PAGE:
. The father rushed to the front yard as the mother yelled in terror for him. She had heard the thud and seen her son fall from the roof above. “What happened?!” The father exclaimed. “He’s not moving father! It’s lodged in there deep.” Yelled the mother. The father looked at the roof to see the red running to the edge to see his younger brother. He felt nothing of guilt. He felt justified. But if the father knew that, oh the sermon he would give him. The red preferred the belt. It was fast and over in minutes. The sermon however, that was days if not weeks long.
. As they were driving the younger son to the hospital, the mother beside him in the bed of the truck, the conversation between the red and father in the cab was heated. “You tell me now what happened. As if I cant connect the dots myself.” Said the father. “It slipped out of my hands!” The red responded.” “Don’t you lie to me boy, don’t you lie to my face!” The father yelled.
. As they pulled up to the hospital the younger son regained consciousness. “Mother what happened? I heard something flying at me and the now I’m here.” He spoke. “I imagine your father be finding that out soon enough child. You just stay with me here, we’ll get that out of you and get ya right as rain.” The mother responded. She held him humming amazing grace and rocking from side to side. It was always her favorite song even as a child. It brought her comfort. She remembers her father humming it to her when she would fall ill. The sound of his voice, the smell of beach nut and shine on his breath, thats where her mind would go during hard times. To that memory of him and his kindness.
. As the medical staff took the younger son inside the father said to the mother “stay by his side, I’ll be in in a minute.” The red remained in the pick up. Angry at his father that he would be late if not completely miss his date. He sat in the truck stewing and planning what to say when his father came back. He had to admit what he’d done. If only to appease his father and possibly allow him to go on the date. Not for guilt release mind you. He still felt his actions had enough just cause.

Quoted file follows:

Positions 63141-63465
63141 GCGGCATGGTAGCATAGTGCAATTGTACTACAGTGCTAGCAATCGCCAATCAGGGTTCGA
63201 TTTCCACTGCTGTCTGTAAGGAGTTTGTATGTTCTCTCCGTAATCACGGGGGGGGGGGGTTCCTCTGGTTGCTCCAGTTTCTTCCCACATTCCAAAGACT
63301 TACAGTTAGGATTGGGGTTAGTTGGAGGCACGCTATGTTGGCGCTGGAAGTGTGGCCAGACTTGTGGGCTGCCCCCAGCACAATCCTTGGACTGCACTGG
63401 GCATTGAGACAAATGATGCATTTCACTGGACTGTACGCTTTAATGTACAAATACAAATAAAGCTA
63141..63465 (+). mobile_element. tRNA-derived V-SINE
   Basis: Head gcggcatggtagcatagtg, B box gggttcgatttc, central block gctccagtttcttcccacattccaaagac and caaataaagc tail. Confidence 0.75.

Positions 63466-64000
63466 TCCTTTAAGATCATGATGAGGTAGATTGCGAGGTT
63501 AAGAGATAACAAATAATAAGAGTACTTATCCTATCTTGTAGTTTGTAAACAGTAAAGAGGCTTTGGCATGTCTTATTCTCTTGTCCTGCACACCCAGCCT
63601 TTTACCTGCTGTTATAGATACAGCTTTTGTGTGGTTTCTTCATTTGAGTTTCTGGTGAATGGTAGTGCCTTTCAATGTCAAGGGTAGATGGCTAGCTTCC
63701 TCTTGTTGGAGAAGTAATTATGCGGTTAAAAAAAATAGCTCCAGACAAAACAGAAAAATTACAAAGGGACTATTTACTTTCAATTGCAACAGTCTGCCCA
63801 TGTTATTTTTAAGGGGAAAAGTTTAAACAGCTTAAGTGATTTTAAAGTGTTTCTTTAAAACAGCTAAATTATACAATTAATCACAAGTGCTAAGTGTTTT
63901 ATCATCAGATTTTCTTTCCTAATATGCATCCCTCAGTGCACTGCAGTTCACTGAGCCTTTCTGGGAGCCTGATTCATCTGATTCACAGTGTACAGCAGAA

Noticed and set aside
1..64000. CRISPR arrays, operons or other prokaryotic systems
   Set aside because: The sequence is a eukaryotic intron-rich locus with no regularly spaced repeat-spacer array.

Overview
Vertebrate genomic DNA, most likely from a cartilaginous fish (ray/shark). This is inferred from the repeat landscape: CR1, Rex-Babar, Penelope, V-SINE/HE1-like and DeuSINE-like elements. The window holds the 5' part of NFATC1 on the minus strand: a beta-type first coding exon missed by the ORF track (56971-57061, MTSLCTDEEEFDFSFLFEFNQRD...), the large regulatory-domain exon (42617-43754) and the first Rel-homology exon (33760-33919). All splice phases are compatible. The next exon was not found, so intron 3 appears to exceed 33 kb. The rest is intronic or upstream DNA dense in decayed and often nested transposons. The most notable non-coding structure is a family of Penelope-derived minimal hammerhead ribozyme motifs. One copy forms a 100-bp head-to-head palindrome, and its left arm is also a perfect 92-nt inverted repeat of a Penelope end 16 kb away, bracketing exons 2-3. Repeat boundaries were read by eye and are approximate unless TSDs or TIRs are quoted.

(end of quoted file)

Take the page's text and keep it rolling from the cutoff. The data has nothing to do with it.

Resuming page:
. It would be many years before the agent would bring the father back to this facility.
. “Alright. If you want to have any sort of chance of doing anything in the upcoming season, you better let the truth out. I know what you done, and so do you. You’re gonna look me in the eye and say it.” The father said to the red. “If you know what happened why do I gotta say it?” He replied. “A man of faith knows guilt and conviction, he knows when he is wrong and can admit it.” “He can’t be forgiven if he don’t confess.” Stated the father. The red knew he had better chances of just saying what the father wanted to hear in order to go on his date than fighting with him. “Fine!” Yelled the red as he swung open the truck door. The father got out as well and walked toward the red. “He kept mouthing off about my date so I threw my hammer at him and it stuck in the back of his head and he fell off the porch. It’s not my fault he cant take a hit like a man.” The red said to the father. “You will be punished severely for this one, But have you no shame in what you’ve done to your brother? He could have permanent damage.” The father yelled. “Of course” he replied through his serpent teeth. He was humoring his father to get away. “Get on a rotary and call your sister. Have her take you home. We will discuss punishment when We get back.”
. The sister arrived and took the mother and the red back home. The father stayed at the hospital with his son. The doctor wrapped the younger sons head in bandages and his arm in a cast as he gave him the clean bill to leave. “Thanks doc” the father said. “Send the bill in the post.”
. The younger son sat in the passenger seat of the pickup with the father driving. They listened to the sounds of the road under them and the noise of nature in their surroundings. Static of the fm was faint.
. They arrived at the house where the father helps his son inside through the squeaky screen door, past the kitchen, and into his bed. Then the father walks out into the yard and looks up to the sky. In this, the third hour of the morning, he stands once again cleaning up the mess of his son. Just as every loving parent would do to hold a family together.